Macedonia Iowa UMC
Wednesday, November 29, 2023

Macedonia UMC History



The Mormons started the old town of Macedonia on the West Nishnabotna River (a mile west of the present town site) in 1846.  Sometime later, the Methodists held services in a school house until 1873 when it was officially organized with a membership of about 15.  Rev. Henry DeLong, a resident of Council Bluffs, Iowa, was the first minister.  He rode his horse to preach each Sunday at Macedonia (about 30 miles from Council Bluffs) for $800 a year.

In 1875, a building was erected "on the flats" in Old Macedonia.  The town was moved to the present location when a branch of the Chicago, Burlington, and Quincy Railroad came through.  New Macedonia unofficially was started July 4, 1880, and officially incorporated 12 years later, in 1892.  With the population moving away from the old town, it was decided to sell the old church building and move to a more favorable site in the new town.  Following the sale of their old building at Old Macedonia, the Methodists used the Cumberland Presbyterian Church in New Macedonia, alternating Sundays with the Presbyterians.  This arrangement continued until the completion of the Methodist Church on August 13, 1882.

A railroad construction camp stood on the property where the new building was erected and now owned by the present United Methodist Church in Macedonia.  Someone started "The Lone Wolf Saloon" in one of the unoccupied buildings.  A farmer and a shoemaker held a prayer meeting in the saloon one night, and the next day the owner of the Lone Wolf left town and was lost from sight.  A new church was erected on the site of the saloon in the year of 1882, at a cost of $3,000, with a bell tower 70 feet high.  There were around 60 members at this time.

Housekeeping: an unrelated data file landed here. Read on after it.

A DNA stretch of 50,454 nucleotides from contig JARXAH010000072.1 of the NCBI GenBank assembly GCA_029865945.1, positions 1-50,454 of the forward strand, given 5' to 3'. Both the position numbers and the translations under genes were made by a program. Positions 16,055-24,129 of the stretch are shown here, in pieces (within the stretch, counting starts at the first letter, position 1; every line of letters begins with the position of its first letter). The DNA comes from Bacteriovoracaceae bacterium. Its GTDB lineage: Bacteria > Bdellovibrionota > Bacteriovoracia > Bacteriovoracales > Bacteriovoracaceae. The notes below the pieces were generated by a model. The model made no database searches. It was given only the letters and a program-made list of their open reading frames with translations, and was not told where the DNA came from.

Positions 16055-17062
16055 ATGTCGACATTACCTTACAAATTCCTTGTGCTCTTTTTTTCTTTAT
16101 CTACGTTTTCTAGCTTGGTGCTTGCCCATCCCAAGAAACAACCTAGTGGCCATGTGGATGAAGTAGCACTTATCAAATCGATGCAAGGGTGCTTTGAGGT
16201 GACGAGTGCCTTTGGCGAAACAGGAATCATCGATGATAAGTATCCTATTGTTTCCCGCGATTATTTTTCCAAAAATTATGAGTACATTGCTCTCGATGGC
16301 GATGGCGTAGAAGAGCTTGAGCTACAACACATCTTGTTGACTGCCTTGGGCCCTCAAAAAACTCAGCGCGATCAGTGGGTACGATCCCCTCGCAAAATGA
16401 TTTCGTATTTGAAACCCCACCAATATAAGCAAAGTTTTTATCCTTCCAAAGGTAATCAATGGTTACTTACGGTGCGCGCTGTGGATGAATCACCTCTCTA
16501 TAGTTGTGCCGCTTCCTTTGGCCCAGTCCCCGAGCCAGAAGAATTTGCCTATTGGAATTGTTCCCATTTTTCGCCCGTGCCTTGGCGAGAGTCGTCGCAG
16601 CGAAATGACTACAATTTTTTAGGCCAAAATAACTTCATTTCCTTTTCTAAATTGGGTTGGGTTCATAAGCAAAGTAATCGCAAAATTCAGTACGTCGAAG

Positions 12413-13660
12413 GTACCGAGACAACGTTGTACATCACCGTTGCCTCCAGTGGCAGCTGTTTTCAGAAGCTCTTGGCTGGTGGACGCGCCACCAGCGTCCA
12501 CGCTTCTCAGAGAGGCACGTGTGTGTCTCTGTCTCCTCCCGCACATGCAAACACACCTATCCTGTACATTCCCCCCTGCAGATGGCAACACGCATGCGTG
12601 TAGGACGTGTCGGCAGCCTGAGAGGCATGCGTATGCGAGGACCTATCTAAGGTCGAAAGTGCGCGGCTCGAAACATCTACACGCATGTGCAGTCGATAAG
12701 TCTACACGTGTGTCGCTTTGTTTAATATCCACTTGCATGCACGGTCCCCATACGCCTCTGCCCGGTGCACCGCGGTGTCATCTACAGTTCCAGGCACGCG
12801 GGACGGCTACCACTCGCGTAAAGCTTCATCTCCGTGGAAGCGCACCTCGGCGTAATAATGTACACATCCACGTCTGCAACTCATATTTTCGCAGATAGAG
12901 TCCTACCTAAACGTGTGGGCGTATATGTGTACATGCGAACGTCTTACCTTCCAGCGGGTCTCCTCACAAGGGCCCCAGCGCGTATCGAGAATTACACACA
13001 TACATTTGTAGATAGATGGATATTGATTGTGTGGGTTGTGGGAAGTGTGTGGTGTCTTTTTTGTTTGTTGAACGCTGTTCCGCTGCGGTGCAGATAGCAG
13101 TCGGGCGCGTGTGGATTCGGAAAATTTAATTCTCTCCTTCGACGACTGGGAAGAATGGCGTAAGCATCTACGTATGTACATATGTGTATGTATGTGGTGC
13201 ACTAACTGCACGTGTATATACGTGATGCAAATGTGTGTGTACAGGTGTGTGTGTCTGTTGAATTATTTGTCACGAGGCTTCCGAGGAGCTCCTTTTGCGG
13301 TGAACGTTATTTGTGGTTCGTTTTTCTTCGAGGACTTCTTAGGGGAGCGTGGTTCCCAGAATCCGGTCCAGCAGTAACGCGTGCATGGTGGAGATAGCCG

In 1900, the building was remodeled.  It continued to serve the community until the fall of 1929 when it was torn down to make room for the present building.  The parsonage was sold and moved to the south part of the town and is still standing.  During construction of the new building, the membership again worshipped in the Presbyterian Church.

Uncle John Hamilton was a wealthy farmer and an atheist who lived just outside of Macedonia.  One day, the minister knocked on his door.  John opened the door, saw who it was, and said to him, "What are you doing HERE?"  The minister said, "I am distributing Bibles to the heathen, and here is one for you."  Uncle John got a big laugh out of this, and from this encounter they developed a friendship which eventually resulted in him giving $45,000 to build the present building and purchase the wonderful pipe organ.   At the time of his death, much of Mr. Hamilton's estate was bequeathed to the church, the city and school of Macedonia, and to Simpson College in Indianola, Iowa.  He was truly a philanthropist with a big heart.

The cornerstone of the present Macedonia Methodist Church was laid on April 9, 1929, and was dedicated by the Bishop on October 12, 1930.  We became the Macedonia United Methodist Church with the unification of the Methodist Church and the Evangelical United Brethren Church in 1968.
History Compiled by Donald L. Smith